GEERTZ BAZAAR PDF

Skip to search form Skip to main content You are currently offline. Some features of the site may not work correctly. There have been a number of points at which anthropology and economics have come to confront one another over the last several decades-development theory; preindustrial history; colonial domination. Here I want to discuss another where the interchange between the two disciplines may grow even more intimate; one where they may come actually to contribute to each other rather than, as has often been the case, skimming off the other's more generalized ideas and misapplying them. View PDF.

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I did not anticipate that the two would have much relevance for one another, but they do. Specifically, the description of transactions costs in a bilateral exchange. The sliding price system, accompanied by the colorful and often aggressive bargaining which seems to mark such systems everywhere, is in part simply a means of communicating economic information in an indeterminate pricing situation.

Pricing is much more a matter of estimates in a situation where highly specific comparative and historical data are simply not available; instead of exactly calculated prices, one finds the setting of broad limits within which buyer and seller explore together the finer details of the matter through a system of offer and counteroffer.

The ability to operate effectively in the gap of ignorance between a price obviously too high and one obviously too low is what makes a good market-trader: skill in bargaining—which includes as its elements a quick wit, a tireless persistence, and an instinctive shrewdness in evaluating men and material on the basis of very little evidence—is the primary professional qualification.

Even more important, however, the sliding price system tends to create a situation in which the primary competitive stress is not between seller and seller, as it is for the most part in a firm economy, but between buyer and seller.

It also describes the problem facing many entrepreneurial Javanese traders as one of organization, not market orientation. There was a time in which anthropologists and economists really could learn from one another.

Sadly, not so much anymore, given trends in both disciplines. Share this: Click to share on Facebook Opens in new window Click to share on Twitter Opens in new window Click to share on Tumblr Opens in new window Click to email this to a friend Opens in new window.

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The Bazaar Economy: Information and Search in Peasant Marketing

I did not anticipate that the two would have much relevance for one another, but they do. Specifically, the description of transactions costs in a bilateral exchange. The sliding price system, accompanied by the colorful and often aggressive bargaining which seems to mark such systems everywhere, is in part simply a means of communicating economic information in an indeterminate pricing situation. Pricing is much more a matter of estimates in a situation where highly specific comparative and historical data are simply not available; instead of exactly calculated prices, one finds the setting of broad limits within which buyer and seller explore together the finer details of the matter through a system of offer and counteroffer. The ability to operate effectively in the gap of ignorance between a price obviously too high and one obviously too low is what makes a good market-trader: skill in bargaining—which includes as its elements a quick wit, a tireless persistence, and an instinctive shrewdness in evaluating men and material on the basis of very little evidence—is the primary professional qualification. Even more important, however, the sliding price system tends to create a situation in which the primary competitive stress is not between seller and seller, as it is for the most part in a firm economy, but between buyer and seller. It also describes the problem facing many entrepreneurial Javanese traders as one of organization, not market orientation.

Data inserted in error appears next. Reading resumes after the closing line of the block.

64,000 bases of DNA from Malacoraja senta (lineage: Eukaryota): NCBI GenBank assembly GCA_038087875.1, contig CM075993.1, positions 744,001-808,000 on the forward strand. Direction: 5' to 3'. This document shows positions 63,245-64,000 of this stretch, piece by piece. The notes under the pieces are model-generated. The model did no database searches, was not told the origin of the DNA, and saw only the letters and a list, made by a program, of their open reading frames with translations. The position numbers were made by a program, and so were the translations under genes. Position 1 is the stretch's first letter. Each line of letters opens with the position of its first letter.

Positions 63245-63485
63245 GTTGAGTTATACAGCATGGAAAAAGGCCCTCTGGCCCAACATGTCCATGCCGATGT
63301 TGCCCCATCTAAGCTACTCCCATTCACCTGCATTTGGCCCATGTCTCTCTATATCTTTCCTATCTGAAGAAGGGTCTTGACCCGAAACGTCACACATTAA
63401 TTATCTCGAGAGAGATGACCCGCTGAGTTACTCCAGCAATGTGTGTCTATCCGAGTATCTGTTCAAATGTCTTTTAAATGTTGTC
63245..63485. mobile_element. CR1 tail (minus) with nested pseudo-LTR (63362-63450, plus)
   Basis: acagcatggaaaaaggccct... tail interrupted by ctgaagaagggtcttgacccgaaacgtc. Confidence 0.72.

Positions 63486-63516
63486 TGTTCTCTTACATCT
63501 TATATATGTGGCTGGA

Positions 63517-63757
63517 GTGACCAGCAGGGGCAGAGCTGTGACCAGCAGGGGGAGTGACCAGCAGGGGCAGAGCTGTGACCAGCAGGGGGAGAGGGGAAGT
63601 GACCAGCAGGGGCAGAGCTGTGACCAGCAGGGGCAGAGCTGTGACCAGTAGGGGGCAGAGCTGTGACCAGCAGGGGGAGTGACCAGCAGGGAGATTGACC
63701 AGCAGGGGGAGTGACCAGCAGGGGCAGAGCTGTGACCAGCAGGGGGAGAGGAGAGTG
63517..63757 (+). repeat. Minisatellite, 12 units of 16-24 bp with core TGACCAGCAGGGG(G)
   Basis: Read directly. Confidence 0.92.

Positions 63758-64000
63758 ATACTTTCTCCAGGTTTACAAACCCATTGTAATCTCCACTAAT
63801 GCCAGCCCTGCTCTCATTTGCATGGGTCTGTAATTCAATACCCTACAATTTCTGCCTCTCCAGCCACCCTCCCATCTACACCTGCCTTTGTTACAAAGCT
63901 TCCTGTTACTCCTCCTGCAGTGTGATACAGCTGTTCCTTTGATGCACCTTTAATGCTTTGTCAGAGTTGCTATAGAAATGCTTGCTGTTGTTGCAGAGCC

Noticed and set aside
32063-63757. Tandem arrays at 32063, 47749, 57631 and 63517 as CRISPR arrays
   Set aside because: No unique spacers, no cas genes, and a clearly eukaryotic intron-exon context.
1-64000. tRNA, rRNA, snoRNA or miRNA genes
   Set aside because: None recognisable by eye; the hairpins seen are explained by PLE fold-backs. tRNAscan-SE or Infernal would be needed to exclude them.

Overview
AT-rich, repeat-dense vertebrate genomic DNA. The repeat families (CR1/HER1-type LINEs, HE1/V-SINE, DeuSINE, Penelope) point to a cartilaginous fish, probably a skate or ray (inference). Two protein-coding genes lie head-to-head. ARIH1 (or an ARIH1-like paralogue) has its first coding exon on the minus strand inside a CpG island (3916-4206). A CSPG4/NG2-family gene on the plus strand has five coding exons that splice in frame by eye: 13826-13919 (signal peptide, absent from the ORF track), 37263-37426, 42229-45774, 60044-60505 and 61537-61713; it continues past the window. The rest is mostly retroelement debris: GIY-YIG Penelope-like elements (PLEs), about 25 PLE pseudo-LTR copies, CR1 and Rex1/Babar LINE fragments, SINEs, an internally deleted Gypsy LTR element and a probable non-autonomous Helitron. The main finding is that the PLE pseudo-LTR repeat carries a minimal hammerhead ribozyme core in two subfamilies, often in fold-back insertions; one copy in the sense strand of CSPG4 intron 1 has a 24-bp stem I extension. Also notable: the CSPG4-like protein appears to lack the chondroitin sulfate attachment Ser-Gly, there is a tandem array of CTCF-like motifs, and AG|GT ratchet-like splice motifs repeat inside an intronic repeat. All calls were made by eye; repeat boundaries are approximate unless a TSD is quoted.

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In economics textbooks, for the most part, there is only one sort of market where buyers and sellers interact and where prices adjust to equate supply and demand. One was the economic history of the classical world. The famous classical scholar Moses Finley, for example, used a substantivist approach in his seminal book The Ancient Economy. Though the classical world certainly had trade and markets, Finley denied that they were like modern markets in the way they worked or in the way people behaved. One of the seminal examples which motivates this approach is the study by Bronislaw Malinowski of the economy of the Trobriand Islands around the time of the First World War in Argonauts of the Western Pacific.

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Geertz, Clifford. The bazaar economy this one of a city in Morroco does follow the maxims of formal economics -- everyone wants to buy cheap and sell dear, price relates supply and demand, etc. But the principles that govern the organization of economic life. In the bazaar information is poor, scarce, maldistributed, inefficiently communicated, and intensely valued.

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